Another Use For Your Altimeter Watch
Apr 19, 2012 How to put your Altimeter watch to use in an
OK, admittedly this is geeky but I thought I'd share it anyway.
Sometimes while riding in the back of a 737 I'd like to know our
altitude. GPS works but it's finicky inside cabins. If you're lucky
enough to be be on one of our increasingly common (Southwest Airlines)
flights with web service, there's a cool (and free) web page that shows
where you are in the country, how high, and how fast you're going. No
more "where are we" questions. But there's that pesky requirement to
turn off your electronics just when curiosity peaks. So I use my my
ancient, but trusty, Suunto. Granted, it's missing its bezel and
has some dim segments but it still tells time, wakes me for those
oh-dark thirty push backs and, most uselessly, tells pressure altitude.
Since our cabin is pressurized you'd think that altitude wouldn't be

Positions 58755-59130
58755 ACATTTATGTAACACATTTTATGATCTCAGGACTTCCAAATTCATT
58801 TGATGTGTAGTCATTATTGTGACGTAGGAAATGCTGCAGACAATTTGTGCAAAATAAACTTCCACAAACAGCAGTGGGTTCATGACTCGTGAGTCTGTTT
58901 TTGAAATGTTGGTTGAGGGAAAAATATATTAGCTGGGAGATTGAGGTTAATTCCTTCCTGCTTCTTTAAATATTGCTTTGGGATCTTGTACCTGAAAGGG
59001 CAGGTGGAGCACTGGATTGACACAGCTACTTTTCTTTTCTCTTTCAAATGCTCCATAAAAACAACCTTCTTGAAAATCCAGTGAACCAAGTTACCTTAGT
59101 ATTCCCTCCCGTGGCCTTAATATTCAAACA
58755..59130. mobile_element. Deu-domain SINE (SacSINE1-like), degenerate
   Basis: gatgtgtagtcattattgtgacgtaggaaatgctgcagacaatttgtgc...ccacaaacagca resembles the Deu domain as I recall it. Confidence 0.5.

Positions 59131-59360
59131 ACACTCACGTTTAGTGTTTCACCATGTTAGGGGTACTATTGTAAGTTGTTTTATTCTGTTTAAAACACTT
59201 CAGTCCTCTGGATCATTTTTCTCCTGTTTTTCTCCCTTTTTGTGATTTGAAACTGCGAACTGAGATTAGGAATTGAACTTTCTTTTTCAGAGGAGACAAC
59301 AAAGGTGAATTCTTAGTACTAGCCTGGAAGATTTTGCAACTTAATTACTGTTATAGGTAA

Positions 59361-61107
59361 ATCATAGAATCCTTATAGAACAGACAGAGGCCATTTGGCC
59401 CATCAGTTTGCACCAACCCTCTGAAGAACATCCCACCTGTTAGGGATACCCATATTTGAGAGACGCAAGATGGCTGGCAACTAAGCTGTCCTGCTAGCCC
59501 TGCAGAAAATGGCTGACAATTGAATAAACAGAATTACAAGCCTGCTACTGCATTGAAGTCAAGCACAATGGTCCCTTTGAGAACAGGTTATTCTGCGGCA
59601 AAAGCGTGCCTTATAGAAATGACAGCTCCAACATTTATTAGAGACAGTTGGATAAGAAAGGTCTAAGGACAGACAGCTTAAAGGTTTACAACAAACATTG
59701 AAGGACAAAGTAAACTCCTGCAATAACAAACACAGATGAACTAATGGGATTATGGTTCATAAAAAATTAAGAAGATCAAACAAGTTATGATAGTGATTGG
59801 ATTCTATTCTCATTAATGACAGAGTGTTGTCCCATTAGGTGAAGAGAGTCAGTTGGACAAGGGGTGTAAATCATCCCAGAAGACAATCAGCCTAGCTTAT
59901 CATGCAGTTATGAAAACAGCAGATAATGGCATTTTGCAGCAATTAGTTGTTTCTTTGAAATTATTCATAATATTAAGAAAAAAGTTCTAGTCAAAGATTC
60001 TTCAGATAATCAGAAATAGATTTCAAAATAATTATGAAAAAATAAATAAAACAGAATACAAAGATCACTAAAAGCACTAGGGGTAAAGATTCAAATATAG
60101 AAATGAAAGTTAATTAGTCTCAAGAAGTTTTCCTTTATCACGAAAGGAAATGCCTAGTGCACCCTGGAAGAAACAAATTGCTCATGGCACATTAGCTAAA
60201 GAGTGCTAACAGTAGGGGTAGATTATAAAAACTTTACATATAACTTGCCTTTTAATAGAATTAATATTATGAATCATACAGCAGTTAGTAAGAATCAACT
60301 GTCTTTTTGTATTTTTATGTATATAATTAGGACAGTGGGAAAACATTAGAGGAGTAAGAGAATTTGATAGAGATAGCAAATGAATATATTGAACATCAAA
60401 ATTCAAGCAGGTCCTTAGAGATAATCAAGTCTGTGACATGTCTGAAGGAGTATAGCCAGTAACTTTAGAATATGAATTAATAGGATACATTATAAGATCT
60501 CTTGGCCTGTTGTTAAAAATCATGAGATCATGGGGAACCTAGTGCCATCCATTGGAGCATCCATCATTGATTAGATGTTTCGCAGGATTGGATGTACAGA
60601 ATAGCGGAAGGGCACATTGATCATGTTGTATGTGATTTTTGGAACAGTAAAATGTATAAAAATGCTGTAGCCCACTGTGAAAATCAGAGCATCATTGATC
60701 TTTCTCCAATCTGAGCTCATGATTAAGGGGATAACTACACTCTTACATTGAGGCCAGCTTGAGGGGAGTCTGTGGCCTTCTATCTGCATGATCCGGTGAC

very useful. You'd be right UNLESS you know how the pressurization
system schedules cabin altitude. As it turns out, Boeings use a chart
that makes this conversion pretty easy. I don't know what the chart
looks like on other models, but I snapped a picture one of our 737-700's
(same as the 737-800). This chart will be slightly different on the -300
and -500 models since they can only go up to 37,000 feet (also called
Flight Level 370) as opposed to the -700's 41,000 foot maximum altitude.
During climb the pressurization system automatically pressurizes the
cabin in such a way that it feels a constant 700 fpm (or so) climb rate
regardless of the airplane's climb rate. If the airplane levels off, the
system stops the cabin's climb at the location shown by this chart. So
it won't be as accurate when the plane is climbing or descending.
Generally speaking, during climb, when your watch sees 2000', the
aircraft will be at approximately 16,000. At 4000' on your watch the
aircraft altitude hits 26,000' until cabin altitude (what your watch
reads) hits 8000' which would mean the aircraft is above 32,000 feet.
On descent the reverse is true. When your watch is reading the
landing altitude, you're probably only a few minutes away from landing.